Q: You and Andy have a fun duet on the piano. Can you really play?
Farmiga: I did play and I studied that piece really hard. Meanwhile, Andy riffed, because he’s more of a jazz musician so he can sit and play. I had to study it so I learned my part but I did grow up playing piano and competing and doing competitions as a kid. I was so happy to finally put it on screen and do something special.
Q: Would you want to revisit these characters someday?
Farmiga: Is it too late to pull the plug and do a television series (She laughs.) Honestly, we’re starved for adult romances that are fortified with the vitamins and minerals of spiritual reflection and life. It’s like it’s a vintage concept. There’s sort of a dearth of stories about adults falling in love.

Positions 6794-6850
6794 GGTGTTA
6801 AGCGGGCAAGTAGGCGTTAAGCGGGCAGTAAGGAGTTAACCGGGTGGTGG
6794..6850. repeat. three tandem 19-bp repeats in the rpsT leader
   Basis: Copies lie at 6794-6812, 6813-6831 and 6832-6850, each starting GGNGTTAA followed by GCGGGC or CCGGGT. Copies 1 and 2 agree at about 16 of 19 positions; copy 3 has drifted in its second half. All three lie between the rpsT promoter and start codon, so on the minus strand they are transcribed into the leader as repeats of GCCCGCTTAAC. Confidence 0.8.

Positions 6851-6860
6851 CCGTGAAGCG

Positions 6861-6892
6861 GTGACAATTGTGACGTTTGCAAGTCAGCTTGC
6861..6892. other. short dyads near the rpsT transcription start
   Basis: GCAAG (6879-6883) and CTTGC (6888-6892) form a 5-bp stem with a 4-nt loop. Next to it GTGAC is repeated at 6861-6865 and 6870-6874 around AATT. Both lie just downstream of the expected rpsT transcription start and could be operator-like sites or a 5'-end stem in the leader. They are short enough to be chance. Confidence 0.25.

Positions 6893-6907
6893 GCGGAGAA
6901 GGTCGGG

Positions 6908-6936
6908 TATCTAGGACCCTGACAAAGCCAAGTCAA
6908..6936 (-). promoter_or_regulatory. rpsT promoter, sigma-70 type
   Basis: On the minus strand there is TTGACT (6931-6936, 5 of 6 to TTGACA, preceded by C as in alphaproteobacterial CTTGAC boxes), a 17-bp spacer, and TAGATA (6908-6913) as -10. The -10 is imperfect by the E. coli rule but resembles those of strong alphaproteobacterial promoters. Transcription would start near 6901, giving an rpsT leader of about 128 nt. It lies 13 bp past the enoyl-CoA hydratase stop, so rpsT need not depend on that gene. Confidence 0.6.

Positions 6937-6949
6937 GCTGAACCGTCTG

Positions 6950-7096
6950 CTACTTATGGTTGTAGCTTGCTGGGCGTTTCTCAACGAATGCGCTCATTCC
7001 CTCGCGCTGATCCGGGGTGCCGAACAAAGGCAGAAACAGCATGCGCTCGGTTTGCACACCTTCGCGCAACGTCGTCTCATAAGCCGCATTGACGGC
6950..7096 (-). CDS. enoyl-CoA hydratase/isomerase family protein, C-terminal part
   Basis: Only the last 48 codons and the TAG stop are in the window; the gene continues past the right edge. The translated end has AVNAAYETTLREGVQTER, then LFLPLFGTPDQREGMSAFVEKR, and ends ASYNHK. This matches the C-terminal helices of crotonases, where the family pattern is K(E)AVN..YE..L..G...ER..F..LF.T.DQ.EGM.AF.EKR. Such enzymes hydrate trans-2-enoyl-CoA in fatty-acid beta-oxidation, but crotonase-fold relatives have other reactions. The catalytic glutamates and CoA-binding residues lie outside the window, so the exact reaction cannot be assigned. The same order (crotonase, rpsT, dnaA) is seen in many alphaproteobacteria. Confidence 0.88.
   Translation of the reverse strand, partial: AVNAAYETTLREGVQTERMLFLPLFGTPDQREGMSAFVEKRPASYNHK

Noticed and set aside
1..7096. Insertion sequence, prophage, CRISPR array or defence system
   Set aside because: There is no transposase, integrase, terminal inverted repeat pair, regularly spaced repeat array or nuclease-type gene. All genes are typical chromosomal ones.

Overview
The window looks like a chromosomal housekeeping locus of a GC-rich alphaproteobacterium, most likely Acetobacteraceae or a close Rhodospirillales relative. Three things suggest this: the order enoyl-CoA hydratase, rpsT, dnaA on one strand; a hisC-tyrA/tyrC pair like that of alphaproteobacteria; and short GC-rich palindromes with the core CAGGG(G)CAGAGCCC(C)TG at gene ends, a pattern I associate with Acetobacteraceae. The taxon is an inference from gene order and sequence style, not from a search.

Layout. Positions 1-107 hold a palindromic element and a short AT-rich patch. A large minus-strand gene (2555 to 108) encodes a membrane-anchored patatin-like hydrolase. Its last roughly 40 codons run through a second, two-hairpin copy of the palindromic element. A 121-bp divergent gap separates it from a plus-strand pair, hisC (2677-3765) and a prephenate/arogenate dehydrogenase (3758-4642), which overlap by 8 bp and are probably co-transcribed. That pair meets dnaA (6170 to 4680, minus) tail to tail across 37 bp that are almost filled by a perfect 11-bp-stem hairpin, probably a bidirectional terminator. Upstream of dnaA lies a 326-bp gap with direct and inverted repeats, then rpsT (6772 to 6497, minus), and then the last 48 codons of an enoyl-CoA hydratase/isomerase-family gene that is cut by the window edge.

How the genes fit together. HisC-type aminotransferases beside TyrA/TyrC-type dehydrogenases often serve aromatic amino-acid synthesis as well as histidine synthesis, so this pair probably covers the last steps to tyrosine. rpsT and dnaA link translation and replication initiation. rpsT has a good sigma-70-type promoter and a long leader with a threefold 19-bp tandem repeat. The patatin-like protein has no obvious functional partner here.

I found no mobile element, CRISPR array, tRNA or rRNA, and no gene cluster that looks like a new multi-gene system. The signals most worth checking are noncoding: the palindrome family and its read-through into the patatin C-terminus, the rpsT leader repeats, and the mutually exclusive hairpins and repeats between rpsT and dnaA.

Q: When’s the last time you were on a college campus?
Farmiga: It was 1990, Elizabethtown College (in Pennsylvania), when I was thinking about becoming a music therapist.
Q: How did your parents handle you leaving for college?
Farmiga: There was a lot of stress, excitement and anxiety—all these weird emotions that would come out in stressful ways between my mom and I. I’m also one of the first people in my family to go to college, so I didn’t know what to anticipate. My mom couldn’t advise me. My mom graduated from community college in New Jersey. It marks these huge transitional phases in a child’s life and in a parent’s life. There are lots of strange emotions colliding and complicating things. I remember it wasn’t a breeze
Q: Will we see you directing again?
Farmiga: Eventually, yeah. At the moment, I love being directed and my commitment is as an actress and a mom and a wife. I love directing. I’m not that interested in directing myself. But I’ll find that story and when it’s right, I’ll do it.